Raymond James announced revenue, profits, and return on equity of -34%, -8%, and -42% for the quarter, ouch. Ameriprise announced revenue and profits that were down -28% and -7%, also, ouch. Morgan Stanley, on the other hand, announced increases of +6% and +16% respectively (to say nothing of the firm’s +73% increase in trading revenue). That breadth and depth of quarterly earning power resonate with advisors looking at a potential ‘knight in shining armor’.
The takeaway here is that balance sheets matter when advisors are evaluating a firm’s ability to add an extra 5-10% to client acquisition and retention. Dealing with short term expense cuts versus extolling the firm’s strength in the midst of a crisis is a net ‘win-win’ for Morgan Stanley versus Raymond James. You better believe that those stats and dialogue will be used when the firms respectively meet each other on the recruiting playing field.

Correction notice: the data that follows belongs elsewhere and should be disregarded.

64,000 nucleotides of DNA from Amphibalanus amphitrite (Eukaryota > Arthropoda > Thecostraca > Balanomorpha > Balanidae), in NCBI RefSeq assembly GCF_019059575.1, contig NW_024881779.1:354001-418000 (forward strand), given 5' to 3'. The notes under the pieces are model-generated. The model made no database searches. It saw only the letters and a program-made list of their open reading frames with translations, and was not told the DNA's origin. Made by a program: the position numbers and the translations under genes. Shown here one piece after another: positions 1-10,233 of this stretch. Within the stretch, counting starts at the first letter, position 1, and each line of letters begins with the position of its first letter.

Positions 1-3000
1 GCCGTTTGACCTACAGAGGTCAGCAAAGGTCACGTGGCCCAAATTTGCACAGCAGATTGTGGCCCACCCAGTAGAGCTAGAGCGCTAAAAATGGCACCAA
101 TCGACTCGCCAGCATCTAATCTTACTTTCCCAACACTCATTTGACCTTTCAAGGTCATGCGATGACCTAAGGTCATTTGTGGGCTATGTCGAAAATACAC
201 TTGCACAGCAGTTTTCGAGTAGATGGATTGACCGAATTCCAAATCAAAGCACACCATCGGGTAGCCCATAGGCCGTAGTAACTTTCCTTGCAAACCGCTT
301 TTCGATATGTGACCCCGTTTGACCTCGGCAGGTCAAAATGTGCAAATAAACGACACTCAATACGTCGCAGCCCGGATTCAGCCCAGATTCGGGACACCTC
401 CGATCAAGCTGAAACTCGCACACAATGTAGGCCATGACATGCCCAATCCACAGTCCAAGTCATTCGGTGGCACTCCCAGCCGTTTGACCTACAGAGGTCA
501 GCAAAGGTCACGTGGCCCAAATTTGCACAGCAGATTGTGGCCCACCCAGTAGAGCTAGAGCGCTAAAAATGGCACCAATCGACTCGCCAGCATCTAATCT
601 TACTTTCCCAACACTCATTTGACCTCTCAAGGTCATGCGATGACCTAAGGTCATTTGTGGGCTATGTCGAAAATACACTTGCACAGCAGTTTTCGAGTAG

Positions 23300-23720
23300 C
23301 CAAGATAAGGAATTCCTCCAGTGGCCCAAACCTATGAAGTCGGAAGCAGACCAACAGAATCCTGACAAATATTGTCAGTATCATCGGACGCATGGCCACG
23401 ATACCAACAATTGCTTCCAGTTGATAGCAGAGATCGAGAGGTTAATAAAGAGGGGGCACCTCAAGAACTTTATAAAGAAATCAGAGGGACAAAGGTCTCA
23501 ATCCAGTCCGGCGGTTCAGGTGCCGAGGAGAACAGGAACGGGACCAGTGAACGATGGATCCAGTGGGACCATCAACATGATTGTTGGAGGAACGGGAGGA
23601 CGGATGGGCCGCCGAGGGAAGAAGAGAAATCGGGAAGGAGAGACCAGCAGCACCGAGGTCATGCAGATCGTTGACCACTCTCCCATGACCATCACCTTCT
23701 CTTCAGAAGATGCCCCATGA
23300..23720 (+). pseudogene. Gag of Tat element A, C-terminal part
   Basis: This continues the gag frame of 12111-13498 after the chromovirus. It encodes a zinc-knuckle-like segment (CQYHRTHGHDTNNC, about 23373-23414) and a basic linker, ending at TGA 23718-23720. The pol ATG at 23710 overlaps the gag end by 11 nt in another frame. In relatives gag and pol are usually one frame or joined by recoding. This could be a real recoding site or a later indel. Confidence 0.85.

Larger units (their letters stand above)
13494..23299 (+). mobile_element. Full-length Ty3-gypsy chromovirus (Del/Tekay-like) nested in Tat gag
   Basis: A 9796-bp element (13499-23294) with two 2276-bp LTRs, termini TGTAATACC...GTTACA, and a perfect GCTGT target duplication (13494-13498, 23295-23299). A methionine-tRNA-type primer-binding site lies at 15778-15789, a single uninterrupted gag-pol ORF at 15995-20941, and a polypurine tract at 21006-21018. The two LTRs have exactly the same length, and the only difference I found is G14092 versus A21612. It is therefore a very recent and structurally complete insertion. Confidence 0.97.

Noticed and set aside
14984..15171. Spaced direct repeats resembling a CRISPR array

Neither Morgan Stanley or Raymond James are perfect organizations – both of them have their pros and cons – but as of this quarter and these circumstances that are 2020, Morgan Stanley holds an edge.
The Rockefeller name burst on to the scene in earnest when Greg Fleming left Morgan Stanley and was announced as the firm’s leader. The two names resonated across the wealth management spectrum, as did the whispers of the deep and heavy pockets Rockefeller was rumored (and of course confirmed) to be armed with at the time. The two (Fleming and Rockefeller) seemed to be well suited as a pair, and that has unquestionably been the case.
Besides Mr. Fleming’s resume’ and presence at the firm, what is it that continues to draw the largest of wirehouse firms to the name? We’ve spoken to a number of advisors and the answer seems to be three-fold, and once explained, somewhat obvious. Take a look at what we’ve been hearing throughout 2020 and judge for yourself: